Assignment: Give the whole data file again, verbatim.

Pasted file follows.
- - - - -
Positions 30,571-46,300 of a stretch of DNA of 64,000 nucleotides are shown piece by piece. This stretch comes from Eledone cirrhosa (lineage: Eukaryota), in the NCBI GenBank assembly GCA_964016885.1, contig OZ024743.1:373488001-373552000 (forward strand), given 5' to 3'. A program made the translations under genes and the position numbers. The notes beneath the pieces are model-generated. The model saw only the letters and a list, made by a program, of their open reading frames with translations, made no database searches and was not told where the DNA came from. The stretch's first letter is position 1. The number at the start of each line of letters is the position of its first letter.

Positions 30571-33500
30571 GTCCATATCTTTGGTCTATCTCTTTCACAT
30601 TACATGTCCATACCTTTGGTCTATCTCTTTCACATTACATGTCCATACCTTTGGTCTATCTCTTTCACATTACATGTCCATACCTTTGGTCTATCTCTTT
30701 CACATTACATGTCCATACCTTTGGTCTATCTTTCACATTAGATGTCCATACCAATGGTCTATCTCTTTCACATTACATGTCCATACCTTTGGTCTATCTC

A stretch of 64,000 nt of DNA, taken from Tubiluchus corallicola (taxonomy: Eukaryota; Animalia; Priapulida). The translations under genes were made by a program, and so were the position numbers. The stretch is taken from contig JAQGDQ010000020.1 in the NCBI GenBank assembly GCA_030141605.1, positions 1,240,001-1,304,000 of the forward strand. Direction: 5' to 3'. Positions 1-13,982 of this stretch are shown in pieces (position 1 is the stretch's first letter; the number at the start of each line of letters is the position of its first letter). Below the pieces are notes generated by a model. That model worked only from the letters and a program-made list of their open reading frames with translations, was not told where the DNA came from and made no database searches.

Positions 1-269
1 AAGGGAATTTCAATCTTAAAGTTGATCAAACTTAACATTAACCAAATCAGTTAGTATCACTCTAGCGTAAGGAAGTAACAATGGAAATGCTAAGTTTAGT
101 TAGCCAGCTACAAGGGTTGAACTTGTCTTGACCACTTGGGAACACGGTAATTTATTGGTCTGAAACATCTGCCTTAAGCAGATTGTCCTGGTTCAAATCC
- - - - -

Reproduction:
Positions 30,571-46,300 of a stretch of DNA of 64,000 nucleotides are shown piece by piece. This stretch comes from Eledone cirrhosa (lineage: Eukaryota), in the NCBI GenBank assembly GCA_964016885.1, contig OZ024743.1:373488001-373552000 (forward strand), given 5' to 3'. A program made the translations under genes and the position numbers. The notes beneath the pieces are model-generated. The model saw only the letters and a list, made by a program, of their open reading frames with translations, made no database searches and was not told where the DNA came from. The stretch's first letter is position 1. The number at the start of each line of letters is the position of its first letter.

Positions 30571-33500
30571 GTCCATATCTTTGGTCTATCTCTTTCACAT
30601 TACATGTCCATACCTTTGGTCTATCTCTTTCACATTACATGTCCATACCTTTGGTCTATCTCTTTCACATTACATGTCCATACCTTTGGTCTATCTCTTT
30701 CACATTACATGTCCATACCTTTGGTCTATCTTTCACATTAGATGTCCATACCAATGGTCTATCTCTTTCACATTACATGTCCATACCTTTGGTCTATCTC

A stretch of 64,000 nt of DNA, taken from Tubiluchus corallicola (taxonomy: Eukaryota; Animalia; Priapulida). The translations under genes were made by a program, and so were the position numbers. The stretch is taken from contig JAQGDQ010000020.1 in the NCBI GenBank assembly GCA_030141605.1, positions 1,240,001-1,304,000 of the forward strand. Direction: 5' to 3'. Positions 1-13,982 of this stretch are shown in pieces (position 1 is the stretch's first letter; the number at the start of each line of letters is the position of its first letter). Below the pieces are notes generated by a model. That model worked only from the letters and a program-made list of their open reading frames with translations, was not told where the DNA came from and made no database searches.

Positions 1-269
1 AAGGGAATTTCAATCTTAAAGTTGATCAAACTTAACATTAACCAAATCAGTTAGTATCACTCTAGCGTAAGGAAGTAACAATGGAAATGCTAAGTTTAGT
101 TAGCCAGCTACAAGGGTTGAACTTGTCTTGACCACTTGGGAACACGGTAATTTATTGGTCTGAAACATCTGCCTTAAGCAGATTGTCCTGGTTCAAATCC